Piped BindingNovember 21, 2008
When I posted a picture of my piped binding there were some questions about how I did it. I’m sure there are different ways of sewing piping on a binding. Quilting is versatile like that. I learned this method from Debra Wagner’s book Traditional Quilts, Today’s Techniques. I like this method because it is sewn completely by machine. It took some practice on sample pieces first, to learn how to line everything up for that final line of stitching. But it was worth the effort as the final look is so professional.
To prepare the quilt sandwich, I went through 3 steps. I trimmed the quilt to size. I zig-zagged the edges to ensure the top and backing would lie flat and smooth. And I marked the stitching lines on the corners. As my binding was to be 1/2″ wide I marked the stitching lines at a little less than 1/2″ from the edge. These lines will be used later as the binding is attached to the quilt sandwich.
To prepare the piping I used 1 1/2″ wide strips cut on the bias and cut to the desired length plus 10″. I would suggest a good solid cord be used as a filler. I pressed the bias strips in half lengthwise, wrong sides together, being careful not to stretch the bias edges. I inserted the cord snuggly into the fold and stitched along the edge of the cord but not through the cord. I found a pintuck foot helpful in guiding the cord precisely through the machine next to the needle. A piping foot could also be used, maybe even a blind hem foot; any foot with a slot to guide the cording straight under the foot at a consistent distance from the needle. After it was sewn I trimmed the seam allowance to 1/4″.
After the piping was finished, I prepared the binding. I used 3″ wide bias strips (6 times the finished width of the binding). The strips were the desired length plus 10″ also. The piping was then stitched along the center of the binding. To set up the machine I measured 1 1/2″ (1/2 the width of my binding) to the right of the needle and marked it with tape so I could stitch exactly down the center of the binding. Again, I used the pintuck foot to guide the piping through the machine.
Once the piping was sewn on to the binding I folded the binding in half, wrong sides together and pressed, being careful not to stretch the bias edges.
I placed the binding/piping on the wrong side of the quilt lining up the raw edges with the binding extending at least 2 inches beyond the edge of the quilt. Stitching started at the point where the stitching lines cross, which I marked earlier. I used a pin through the quilt to show where that point was on the binding. I backstitched to secure and then stitched about a 6 inch section along the edge of the quilt. At this point I checked to see if the binding wrapped around the edge of the quilt as I wanted it to. It should wrap around, cover the stitching lilne and the piping should extend beyond the stitching line. This was the tricky part because different thicknesses of fabrics and battings will make the binding wrap around the edge differently. I found I had to rip out the stitching and move it over a hair’s width to get it right. So this is where patience and persistance come in handy!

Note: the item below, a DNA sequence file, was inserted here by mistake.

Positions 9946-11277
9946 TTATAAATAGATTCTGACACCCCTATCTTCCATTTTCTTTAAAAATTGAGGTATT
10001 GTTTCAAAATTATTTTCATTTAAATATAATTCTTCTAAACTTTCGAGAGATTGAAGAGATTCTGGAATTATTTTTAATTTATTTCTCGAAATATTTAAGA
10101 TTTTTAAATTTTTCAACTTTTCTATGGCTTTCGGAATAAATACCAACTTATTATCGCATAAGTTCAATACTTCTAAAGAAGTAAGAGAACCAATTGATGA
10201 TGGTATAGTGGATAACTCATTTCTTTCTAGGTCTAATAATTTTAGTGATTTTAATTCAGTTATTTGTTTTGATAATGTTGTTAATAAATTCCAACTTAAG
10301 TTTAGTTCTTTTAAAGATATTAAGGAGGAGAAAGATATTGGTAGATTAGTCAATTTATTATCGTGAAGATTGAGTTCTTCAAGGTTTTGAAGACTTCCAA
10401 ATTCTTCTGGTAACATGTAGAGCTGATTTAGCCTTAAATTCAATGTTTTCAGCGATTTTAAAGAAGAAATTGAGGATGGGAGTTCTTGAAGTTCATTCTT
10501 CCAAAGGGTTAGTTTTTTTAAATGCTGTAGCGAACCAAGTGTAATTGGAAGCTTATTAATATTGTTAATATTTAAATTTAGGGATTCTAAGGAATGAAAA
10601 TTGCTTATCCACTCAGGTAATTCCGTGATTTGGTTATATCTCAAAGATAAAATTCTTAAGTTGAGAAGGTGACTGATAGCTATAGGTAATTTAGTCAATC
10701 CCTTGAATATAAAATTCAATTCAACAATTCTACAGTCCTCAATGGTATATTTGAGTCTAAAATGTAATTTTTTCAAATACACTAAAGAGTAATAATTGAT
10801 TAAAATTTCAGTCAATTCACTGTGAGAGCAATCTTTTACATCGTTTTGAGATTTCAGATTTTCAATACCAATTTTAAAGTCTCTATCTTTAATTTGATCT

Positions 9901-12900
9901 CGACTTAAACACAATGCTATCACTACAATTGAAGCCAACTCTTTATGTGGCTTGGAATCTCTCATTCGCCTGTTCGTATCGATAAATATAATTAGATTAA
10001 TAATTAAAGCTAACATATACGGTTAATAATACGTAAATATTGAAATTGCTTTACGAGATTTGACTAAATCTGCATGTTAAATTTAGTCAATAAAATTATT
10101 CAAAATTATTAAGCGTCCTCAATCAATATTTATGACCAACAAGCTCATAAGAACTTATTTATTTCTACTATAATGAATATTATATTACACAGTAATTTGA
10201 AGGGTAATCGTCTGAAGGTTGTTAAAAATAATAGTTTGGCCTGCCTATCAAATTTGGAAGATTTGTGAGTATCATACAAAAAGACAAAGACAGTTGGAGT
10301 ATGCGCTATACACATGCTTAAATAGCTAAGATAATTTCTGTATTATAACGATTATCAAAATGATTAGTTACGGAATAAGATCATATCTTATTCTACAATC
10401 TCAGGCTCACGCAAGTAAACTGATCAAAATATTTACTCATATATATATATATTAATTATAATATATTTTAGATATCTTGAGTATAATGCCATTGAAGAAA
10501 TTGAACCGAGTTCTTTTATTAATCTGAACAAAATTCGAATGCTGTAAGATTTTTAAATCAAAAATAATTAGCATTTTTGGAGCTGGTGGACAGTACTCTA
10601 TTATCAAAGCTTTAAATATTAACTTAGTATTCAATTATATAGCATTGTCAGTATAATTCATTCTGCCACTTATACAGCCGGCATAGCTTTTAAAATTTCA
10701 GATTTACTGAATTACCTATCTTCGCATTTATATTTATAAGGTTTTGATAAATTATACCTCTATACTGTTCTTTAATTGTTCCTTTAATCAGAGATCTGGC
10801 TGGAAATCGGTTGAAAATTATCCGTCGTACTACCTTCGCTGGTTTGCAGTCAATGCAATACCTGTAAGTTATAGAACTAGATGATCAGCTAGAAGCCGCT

After I got the seam allowance width right I stitched the entire length of that side of the quilt. I stopped stitching at the point where the stitching lines crossed in the next corner. I backstitched and removed the quilt from the machine.
Before starting the next edge, I folded a miter in the corner:
fold binding diagonally off the edge of the quilt,
then fold it back onto the quilt even with the next quilt edge. The next line of stitching began at the edge of the quilt and continues down the next side. I continued stitching around the quilt, making miters at each corner.
At the final corner, I folded back the beginning side of the binding so as not to stitch through it. I sewed to the point where the stitching lines cross and backstitched to secure.
The next step, joining the ends in a mitered corner, looked tricky but was fairly easy. Working with the beginning tail of the piping/binding combo, I folded it to the front of the quilt and finger pressed the fold into the binding. I opened the binding again and folded the quilt on a 45 degree triangle and lined up the raw edges of the quilt and binding. In the picture above the fold is in the blue binding right next to the red piping. Also note how the quilt sandwich is folded in a triangle.
I used a 45 degree triangle to mark the miters on the binding. A ruler with 45 degree markings would also work. The first line was from the last stitch in the corner to the fold. The second line was from the fold to the finished edge of the piping.
I stitched these lines making sure that the finished edges lined up. I backstitched at each end to secure and trimmed the seam allowances.
I turned the binding to the front and Viola! I had a mitered corner. How cool!
I turned the remainder of the binding to the front of the quilt and pinned it carefully in place. I found that taking the time to pin everything precisely saved time in the long run.
I used the pin-tuck foot again to guide the piping through the machine. The stitching line goes through the piping, in the ditch next to the binding on the front
and through the backing in the ditch next to the binding on the back. On these samples I used a white thread so it would be easy to see the stitching lines. On the real quilt, my piping was red and my backing was blue so I used a red thread in the needle and a blue thread in the bobbin.
So that is how I did it. I would love to hear how others do a piped binding also. We can never have too many tricks in our bags!!